Tip-lines too have evolved over the years. They have gone from the basic operator answered toll-free phone service to sophistated Web-based programs. Before we began the ChooseToCare program, now the most widely used student based tip-line in Texas, we conducted focus groups with students to find out what type of tip line process kids would most likely use. Students told us they would prefer a Web-based process that ensured their privacy and provided more anonymity than phone based services (your phone number appears on the service’s phone bill). What did students find most attractive about the Web-based process? Ironically, it was the impersonal nature of the Web that attracted them. That they didn’t necessarily have to speak to a live operator was the single most attractive aspect of the Web process. This was especially true with female students who said they would be reluctant to speak to a stranger about matters of a “sensitive”, perhaps sexual nature.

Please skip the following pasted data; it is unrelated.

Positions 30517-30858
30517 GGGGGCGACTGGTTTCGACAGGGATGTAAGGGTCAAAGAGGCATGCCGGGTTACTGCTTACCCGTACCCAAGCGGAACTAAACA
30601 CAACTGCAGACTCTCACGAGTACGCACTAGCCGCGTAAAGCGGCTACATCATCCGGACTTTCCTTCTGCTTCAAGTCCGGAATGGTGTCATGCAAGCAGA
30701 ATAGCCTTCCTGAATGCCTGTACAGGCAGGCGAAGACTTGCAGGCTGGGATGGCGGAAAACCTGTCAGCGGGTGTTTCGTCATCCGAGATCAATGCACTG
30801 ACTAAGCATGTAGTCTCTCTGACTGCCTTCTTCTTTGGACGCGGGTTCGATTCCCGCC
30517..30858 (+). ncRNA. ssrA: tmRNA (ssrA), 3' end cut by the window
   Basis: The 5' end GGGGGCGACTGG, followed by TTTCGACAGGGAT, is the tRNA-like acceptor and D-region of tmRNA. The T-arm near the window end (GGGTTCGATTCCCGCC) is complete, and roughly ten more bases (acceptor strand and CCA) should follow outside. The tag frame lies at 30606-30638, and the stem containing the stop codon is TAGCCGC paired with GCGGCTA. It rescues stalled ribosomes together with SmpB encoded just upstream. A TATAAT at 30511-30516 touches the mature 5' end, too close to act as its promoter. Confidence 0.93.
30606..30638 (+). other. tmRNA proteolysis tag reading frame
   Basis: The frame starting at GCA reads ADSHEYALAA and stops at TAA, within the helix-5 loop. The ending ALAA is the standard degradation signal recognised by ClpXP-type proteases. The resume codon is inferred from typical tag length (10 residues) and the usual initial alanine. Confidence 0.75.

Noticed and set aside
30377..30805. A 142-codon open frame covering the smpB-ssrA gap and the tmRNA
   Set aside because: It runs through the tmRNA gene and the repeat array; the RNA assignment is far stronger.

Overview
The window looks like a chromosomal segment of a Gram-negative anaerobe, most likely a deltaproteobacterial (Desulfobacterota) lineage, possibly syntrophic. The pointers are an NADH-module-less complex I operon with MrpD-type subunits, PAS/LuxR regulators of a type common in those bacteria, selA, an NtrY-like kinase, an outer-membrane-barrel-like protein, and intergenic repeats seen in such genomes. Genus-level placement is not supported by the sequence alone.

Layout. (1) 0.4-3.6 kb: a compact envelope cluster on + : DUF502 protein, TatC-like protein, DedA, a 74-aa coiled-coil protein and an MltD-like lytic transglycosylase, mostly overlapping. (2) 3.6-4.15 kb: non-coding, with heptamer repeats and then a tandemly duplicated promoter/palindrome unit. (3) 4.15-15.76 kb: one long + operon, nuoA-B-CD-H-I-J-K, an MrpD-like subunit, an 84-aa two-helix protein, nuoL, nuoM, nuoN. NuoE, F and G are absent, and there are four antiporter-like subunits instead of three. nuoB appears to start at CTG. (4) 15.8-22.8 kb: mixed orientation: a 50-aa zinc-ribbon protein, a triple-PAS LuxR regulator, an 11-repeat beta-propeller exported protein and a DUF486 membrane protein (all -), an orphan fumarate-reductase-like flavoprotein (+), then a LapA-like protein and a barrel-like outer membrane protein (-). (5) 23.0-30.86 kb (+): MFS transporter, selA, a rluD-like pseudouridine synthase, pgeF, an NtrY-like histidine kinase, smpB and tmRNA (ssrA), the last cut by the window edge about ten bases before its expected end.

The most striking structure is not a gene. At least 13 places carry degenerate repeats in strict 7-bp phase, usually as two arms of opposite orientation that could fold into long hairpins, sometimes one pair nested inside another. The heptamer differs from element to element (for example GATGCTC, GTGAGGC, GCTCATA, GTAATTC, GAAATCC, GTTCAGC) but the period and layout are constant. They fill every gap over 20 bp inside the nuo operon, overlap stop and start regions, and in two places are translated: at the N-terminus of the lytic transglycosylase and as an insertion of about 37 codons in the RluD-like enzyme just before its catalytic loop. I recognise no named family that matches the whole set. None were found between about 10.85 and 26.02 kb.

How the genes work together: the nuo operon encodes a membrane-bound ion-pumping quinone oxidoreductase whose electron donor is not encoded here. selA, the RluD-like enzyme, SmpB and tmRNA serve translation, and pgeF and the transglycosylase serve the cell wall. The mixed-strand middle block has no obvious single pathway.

ChooseToCare offers students, parents and the community with options for making their report. A toll-free number is available, but seldom used. About 95% of all information destined for participating school districts comes in through the Web. Regardless of how the report is submitted, ChooseToCare users may identify themselves or remain truly anonymous. When a user decides to let ChooseToCare know their identity but not the school district, CTC acts as an intermediary between the district and the informant. ChooseToCare does not replace a school district’s existing and traditional ways of communicating with students and parents, but rather supplements them as part of layering-on process.

One thing is certain, for better or worse, the Internet has become a preferred way to communicate for many people. If you are considering a school safety tip-line for your community, choose on that provides the most options for potential users. Be certain that the process is secure server based and SSL protected. Avoid systems that send your sensitive information by email – it is just not secure. Last, be sure your tip line process is school specific and deals with issues like bullying, gender orientation discrimination, sexual harassment, and other behavioral issues that confront students every day. These are behaviors that students won’t report to some of the “crime based” tip-lines that some schools use today. To inquire about how your school district can become a ChooseToCare participant please call us at 940-891-1919.